Jean-Paul Sartre (1905-80), the name most associated with existentialism, was a leading literary figure, public intellectual, and political activist in mid-20th century France. He initially became famous for dwelling on things like nausea and absurdity.
Sartre propounded one of the most extravagant voluntarisms ever conceived, grounded in a novel, atheistic metaphysics rather than the extreme supernaturalism that has usually supported such views. “[N]o limits to my freedom can be found except freedom itself…. [F]or human reality, to be is to choose oneself; nothing comes to it either from the outside or from within which it can receive or accept…. Man… is wholly and forever free” (Being and Nothingness, pp. 439-441). We are “condemned” to freedom, are free even in prison, were never freer than during the Nazi occupation, and so on. For my own contrasting view, see Freedom and Free Will; Freedom Without Sovereignty; Choice, Deliberation; Structural Causality, Choice; Brandomian Choice.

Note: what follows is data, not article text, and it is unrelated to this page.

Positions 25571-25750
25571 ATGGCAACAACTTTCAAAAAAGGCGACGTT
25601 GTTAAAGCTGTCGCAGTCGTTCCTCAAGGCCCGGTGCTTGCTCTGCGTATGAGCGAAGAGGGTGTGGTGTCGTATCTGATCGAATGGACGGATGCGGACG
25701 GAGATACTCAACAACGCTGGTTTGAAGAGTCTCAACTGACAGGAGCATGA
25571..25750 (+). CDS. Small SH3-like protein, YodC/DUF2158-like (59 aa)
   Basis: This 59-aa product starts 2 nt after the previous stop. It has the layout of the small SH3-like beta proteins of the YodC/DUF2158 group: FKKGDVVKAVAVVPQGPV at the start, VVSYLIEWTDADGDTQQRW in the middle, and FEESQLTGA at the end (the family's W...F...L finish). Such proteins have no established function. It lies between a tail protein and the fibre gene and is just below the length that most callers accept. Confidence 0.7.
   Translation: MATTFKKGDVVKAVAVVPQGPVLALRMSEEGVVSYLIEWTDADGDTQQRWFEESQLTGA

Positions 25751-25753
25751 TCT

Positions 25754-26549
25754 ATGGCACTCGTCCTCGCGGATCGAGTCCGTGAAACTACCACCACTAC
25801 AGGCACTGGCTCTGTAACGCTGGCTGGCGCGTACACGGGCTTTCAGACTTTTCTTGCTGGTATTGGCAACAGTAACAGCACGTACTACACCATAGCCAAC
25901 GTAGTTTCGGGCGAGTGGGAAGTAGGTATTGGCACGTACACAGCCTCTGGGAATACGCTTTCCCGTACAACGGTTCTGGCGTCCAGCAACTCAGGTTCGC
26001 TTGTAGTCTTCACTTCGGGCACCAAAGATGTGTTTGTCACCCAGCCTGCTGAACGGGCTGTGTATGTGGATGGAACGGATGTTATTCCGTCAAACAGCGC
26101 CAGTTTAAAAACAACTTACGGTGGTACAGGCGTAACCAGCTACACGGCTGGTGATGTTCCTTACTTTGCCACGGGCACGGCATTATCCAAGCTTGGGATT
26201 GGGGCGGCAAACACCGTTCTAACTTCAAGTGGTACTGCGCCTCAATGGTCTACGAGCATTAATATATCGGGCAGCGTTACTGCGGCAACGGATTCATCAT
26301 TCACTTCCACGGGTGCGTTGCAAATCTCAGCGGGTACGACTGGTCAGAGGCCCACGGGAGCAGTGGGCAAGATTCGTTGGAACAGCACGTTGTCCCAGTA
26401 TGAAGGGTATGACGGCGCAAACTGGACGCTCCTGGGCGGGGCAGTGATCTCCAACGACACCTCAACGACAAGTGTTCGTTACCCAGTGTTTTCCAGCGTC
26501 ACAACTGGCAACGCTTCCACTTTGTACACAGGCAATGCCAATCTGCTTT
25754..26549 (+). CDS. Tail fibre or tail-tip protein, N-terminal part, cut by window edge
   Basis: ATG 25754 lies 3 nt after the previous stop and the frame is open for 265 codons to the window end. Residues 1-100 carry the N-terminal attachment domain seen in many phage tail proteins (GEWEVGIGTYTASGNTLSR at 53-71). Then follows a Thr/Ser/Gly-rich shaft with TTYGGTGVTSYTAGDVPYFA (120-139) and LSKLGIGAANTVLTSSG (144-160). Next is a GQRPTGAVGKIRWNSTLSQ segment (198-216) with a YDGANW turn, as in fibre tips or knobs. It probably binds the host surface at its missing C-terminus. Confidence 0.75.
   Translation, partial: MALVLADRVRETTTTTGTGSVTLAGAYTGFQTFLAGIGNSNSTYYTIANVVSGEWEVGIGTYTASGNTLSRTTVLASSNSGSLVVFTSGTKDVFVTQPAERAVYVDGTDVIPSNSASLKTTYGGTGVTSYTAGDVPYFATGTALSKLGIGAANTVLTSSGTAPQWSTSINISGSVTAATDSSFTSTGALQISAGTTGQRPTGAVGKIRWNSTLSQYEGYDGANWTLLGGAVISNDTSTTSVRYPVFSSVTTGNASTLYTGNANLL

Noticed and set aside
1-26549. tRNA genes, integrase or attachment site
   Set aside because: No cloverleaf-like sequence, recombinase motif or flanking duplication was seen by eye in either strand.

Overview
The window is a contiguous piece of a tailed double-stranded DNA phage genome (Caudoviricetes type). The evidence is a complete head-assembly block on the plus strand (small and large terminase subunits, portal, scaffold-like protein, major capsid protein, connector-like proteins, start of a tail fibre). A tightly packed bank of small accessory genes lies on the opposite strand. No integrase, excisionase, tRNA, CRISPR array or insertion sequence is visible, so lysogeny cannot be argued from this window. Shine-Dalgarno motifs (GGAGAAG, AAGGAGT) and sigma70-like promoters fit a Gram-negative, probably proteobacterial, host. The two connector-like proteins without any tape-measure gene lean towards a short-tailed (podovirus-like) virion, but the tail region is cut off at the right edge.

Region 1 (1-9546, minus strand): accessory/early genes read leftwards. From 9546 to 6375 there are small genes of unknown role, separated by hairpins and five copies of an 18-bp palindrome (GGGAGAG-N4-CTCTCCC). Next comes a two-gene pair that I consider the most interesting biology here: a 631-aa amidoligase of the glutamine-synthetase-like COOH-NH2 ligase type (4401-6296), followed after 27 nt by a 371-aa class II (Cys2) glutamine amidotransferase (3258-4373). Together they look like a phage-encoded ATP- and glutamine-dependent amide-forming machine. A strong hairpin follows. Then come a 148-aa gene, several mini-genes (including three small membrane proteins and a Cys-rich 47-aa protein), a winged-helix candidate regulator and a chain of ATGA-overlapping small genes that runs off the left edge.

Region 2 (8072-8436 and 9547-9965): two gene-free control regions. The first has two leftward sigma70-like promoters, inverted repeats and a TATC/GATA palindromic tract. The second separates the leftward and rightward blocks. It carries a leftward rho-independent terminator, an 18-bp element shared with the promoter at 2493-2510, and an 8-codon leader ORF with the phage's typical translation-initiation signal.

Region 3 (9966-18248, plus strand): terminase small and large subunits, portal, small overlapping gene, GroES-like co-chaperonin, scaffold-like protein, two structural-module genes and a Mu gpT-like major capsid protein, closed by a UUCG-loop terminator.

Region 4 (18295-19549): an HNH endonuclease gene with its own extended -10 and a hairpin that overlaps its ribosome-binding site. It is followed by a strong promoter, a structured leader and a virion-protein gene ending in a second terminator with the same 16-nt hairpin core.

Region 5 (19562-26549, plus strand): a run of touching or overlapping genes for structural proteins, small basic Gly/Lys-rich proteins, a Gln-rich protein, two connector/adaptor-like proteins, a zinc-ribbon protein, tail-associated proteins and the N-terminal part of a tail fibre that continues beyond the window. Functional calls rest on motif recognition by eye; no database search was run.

Later, he developed a theory of what he called totalization. “If dialectical Reason exists, then, from the ontological point of view, it can only be a developing totalisation, occurring where the totalisation occurs, and, from the epistemological point of view, it can only be the accessibility of that totalisation to a knowledge which is itself, in principle, totalising in its procedures.” (Critique of Dialectical Reason, p. 47). This sounds like a nightmare of the sort of bad old metaphysical Hegelianism that would swallow everything, completely opposed to Hegel’s own acute sensitivity to context and the essential role of mediation.
What is common to Sartre’s notions of freedom and totalization is their inflationary character. This is not a sound basis for anything.